Reliability is another key, don’t matter how capable your truck is if it don’t run, overheats or something! You never know what will happen and not many tow trucks are gonna come get you hours deep off road.

 

A lot of us used to roll with CB radios in our vehicles for the purpose of communication on the trail. Depending on the number of trucks your in your gang, the caravan can get pretty stretched out especially if it’s dusty. We were crawling along the shoreline once in south kona, I was at the head of the line in my old Scout “Ben” when the CB crackled to life. It was my friend Al at the very back of our group. “Ho, hold up! Something just wen broke on my suspension I think!” I stopped and looked back, we had only four trucks that day, but, were spread out over about a quarter mile. I could see Al getting out of his truck and looking underneath. A minute later, “The leaf spring wen break!” I could see everyone starting to back up to where Al was stopped. On a’a lava trails you usually can’t turn around unless there’s a turn out or a big flat spot, so reverse it was!

The main leaf had just broken off clean, weird, how can you prepare for that? Luckily there was a turn out about 20 yards away from where he had broken down. We managed to jack the Scout high enough to stuff a piece of 2X4 between the axle and the frame to keep the tire from jamming in the wheelwell so he could slowly crawl to the turn out. There was enough room for all of us to park in the turn out, so, Als Scout had just selected the camp site for us! (Well, it was a “Scout” after all, isn’t that what they do?)

It actually turned out to be a pretty good spot for red fish which is primarily what we were out there for. After a couple of days of menpachi/aweoweo action it was time for most of us to head home. Al? Well, luckily he and Jerry had a few more days before they had to go back to work so, Al stayed put while Jerry made the long trek back up the trail to the main road and home to Hilo. Once there Jerry tracked down a new leaf spring for Als scout loaded up some fresh supplies, dropped off a couple of coolers of fish and repacked them full of ice and headed back! Now that’s a good friend!! All told it was a good 6 to 7 hours of driving plus the time to get the spring and reload. When Jerry finally got back the next day Al had filled up another cooler! After swapping out the leaf spring, the two crazies stayed another couple days before heading back home!!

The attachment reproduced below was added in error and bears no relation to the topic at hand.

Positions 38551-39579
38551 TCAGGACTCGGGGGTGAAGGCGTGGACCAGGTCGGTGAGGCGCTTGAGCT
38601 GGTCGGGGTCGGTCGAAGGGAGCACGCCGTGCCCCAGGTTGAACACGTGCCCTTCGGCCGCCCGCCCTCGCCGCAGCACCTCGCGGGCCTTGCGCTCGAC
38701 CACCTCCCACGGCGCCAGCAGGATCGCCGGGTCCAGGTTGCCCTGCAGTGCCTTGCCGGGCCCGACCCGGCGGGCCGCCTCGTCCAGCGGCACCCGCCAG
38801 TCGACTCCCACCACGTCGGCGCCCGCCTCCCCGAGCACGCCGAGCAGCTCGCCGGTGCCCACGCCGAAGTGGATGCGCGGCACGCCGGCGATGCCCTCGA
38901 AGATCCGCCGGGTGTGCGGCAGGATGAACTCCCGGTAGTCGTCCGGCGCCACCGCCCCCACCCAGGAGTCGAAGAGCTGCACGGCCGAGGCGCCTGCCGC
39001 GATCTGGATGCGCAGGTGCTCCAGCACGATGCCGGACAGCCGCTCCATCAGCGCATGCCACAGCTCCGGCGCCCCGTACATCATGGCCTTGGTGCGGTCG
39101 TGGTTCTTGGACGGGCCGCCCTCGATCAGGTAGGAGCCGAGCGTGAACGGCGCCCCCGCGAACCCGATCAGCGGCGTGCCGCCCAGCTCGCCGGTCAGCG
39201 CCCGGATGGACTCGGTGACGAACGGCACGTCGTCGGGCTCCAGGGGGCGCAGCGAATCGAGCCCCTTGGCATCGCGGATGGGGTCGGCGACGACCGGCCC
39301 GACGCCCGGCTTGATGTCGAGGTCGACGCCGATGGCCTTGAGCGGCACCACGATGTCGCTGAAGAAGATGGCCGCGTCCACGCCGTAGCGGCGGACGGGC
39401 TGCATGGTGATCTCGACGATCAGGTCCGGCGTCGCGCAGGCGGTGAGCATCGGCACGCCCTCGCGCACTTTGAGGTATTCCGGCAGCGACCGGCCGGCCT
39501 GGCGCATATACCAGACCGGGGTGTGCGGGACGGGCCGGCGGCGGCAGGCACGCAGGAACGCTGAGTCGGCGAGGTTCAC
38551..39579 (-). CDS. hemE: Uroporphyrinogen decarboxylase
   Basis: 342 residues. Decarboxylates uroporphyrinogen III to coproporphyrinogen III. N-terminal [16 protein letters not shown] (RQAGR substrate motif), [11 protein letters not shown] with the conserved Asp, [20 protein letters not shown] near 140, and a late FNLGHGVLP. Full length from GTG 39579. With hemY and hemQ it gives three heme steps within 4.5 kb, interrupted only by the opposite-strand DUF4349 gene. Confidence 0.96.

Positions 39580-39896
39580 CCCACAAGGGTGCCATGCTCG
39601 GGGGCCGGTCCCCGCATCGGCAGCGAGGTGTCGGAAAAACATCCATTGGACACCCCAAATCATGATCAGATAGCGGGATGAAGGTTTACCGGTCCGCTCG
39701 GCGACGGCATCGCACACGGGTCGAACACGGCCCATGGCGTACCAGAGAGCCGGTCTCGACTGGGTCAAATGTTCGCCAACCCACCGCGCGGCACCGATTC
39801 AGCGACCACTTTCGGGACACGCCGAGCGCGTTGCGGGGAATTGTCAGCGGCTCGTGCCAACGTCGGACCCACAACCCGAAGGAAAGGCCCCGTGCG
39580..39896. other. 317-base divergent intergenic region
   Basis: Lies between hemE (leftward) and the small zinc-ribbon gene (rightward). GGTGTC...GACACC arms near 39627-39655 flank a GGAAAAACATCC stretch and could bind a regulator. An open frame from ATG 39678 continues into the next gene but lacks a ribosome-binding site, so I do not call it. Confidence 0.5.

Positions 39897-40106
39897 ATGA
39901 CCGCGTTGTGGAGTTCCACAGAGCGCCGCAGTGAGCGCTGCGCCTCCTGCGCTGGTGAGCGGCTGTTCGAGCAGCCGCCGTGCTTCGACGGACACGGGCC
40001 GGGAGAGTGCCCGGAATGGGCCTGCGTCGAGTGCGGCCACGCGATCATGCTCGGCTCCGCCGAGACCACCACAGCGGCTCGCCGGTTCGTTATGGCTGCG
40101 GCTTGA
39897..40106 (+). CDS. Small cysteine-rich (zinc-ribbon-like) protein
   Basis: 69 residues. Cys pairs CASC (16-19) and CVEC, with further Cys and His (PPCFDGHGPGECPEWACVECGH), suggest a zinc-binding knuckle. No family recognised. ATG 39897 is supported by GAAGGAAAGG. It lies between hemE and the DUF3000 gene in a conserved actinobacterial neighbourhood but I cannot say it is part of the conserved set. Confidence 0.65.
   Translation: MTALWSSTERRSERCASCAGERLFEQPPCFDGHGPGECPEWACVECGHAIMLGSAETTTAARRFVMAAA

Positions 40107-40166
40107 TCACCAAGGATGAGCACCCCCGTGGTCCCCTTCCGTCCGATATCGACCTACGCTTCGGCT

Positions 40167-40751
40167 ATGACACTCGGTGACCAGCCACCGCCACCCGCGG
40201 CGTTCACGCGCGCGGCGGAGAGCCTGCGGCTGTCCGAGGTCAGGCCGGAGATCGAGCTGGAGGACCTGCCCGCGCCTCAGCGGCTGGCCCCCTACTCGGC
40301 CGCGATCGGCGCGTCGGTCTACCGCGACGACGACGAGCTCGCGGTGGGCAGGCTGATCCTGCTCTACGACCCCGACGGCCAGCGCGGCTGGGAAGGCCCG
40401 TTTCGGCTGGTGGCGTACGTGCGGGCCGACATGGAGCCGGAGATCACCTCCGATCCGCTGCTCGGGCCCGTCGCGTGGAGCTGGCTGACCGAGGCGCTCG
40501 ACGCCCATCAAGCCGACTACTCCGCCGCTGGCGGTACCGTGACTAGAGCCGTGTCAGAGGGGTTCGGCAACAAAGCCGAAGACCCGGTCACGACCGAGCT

Typical bunch a local guys I guess, some friends from back in their hana-bata days others from work or school. Me from Maui, two from Kauai, one guy from Boston (hah?!) and the core group (or hana-bata boys) from Oahu. Surfing was our thing during the day and when not working, hostess bars at night. Life in general was a lot more free and easy. Beers at the bar were a buck and a drink for your “hostess” was three. No curfews and no D.U.I. check points!! Yea, life was good!!

Don’t recall who started or made the suggestion, but, one day we found ourselves being drawn into the fishing thing.  We had all done some fishing in our youth with parents or friends, but, never took it to the real hobby or pastime level. I guess there was enough of a seed planted that once we started into it, we got pretty serious, quickly.

One of the guys, Steve, had gotten serious about a young lady from Maui and had taken a transfer to Maui to be close to her. This started a series of day trips to Maui by Dean and I to go fishing on the back side of Haleakala with Steve. Our success rate there was much better, further setting the “fishing hook” if you will.

Several “sayonara” strikes later, Ulua became the object of our fishing desires and we upgraded our equipment. We got pretty good……at finding things…..We found a five pound lobster stuck in a tide pool, another time Daniel and Bruce (the Bostonian) found a 67 pound ulua!! Catch an ulua? Nada……

Sayonara strikes, the fishing gods way of setting the hook in you without letting you catch one! When you least expect it, violence! The bell clanging like something scared the s*%t out of it and the ratchet screaming like your hook got caught on a freight train passing by!! Your pole’s bent over further than you ever though possible, shuddering and shaking like it’s possessed!! THEN…..”pac”……..suddenly you speak fluent “French”……As you wind up your line your legs are shaking, your mind racing with “What ifs” and the could’a, should’a, would’a!!

Our quest for ulua continued, many nights and days of vienna sausage, pork and beans, leaky tents and puhi strikes. No, not strikes on our puhi bait, puhi strikes! You know, you jack up your pole, rerig, cast and slide down a fresh bait, then after you wash your hands and finally settle back down on your cot, “ding ding”. Not the previously mentioned violence, just “ding ding”….#*%^!!!

Now comes the hard part, do you leave it and risk getting bankrupt, lose everything? Or do you get out of your warm sleeping bag, put your headlamp back on and go out there? #*%^!!! No goin catch nutin when your rig stay deep inside one puhi hole!!…#*%^!!!

It was one of those times, third re-rig and slide in one hour and of course, “ding ding”……..apparently I had set up my pole right in front of a puhi honey hole! Silence, I guess everyone else was getting some sleep or quietly snickering, wondering if I was going to get up again. Funny, haha! Why are puhi only bothering my pole? Damit! I sit up, grab my headlamp and walk out to my pole. I give the pole a good boost, stuck…..sigh…..So I take a couple wraps of line and go for the “full pull” to break the line and it gives! I quickly take up the slack and start reeling, it’s coming, but, some dead weight on the line. Guess I got lucky and got the puhi to come out! OK, boost, crank, boost, crank, crank, woh big paka! Aurite, fresh bait!

About 30 minutes later, the pole is casted back out and puhi is filleted. The head is sitting on the cutting board, it’s about the size of a 20oz soda bottle with some backbone and guts hanging from it. OK, lets go for it! I put a knife edge on a 52 BKN point and shove it through his mouth out through the top of his head. Slide da bugga down! “Let’s see a puhi swallow dat!!”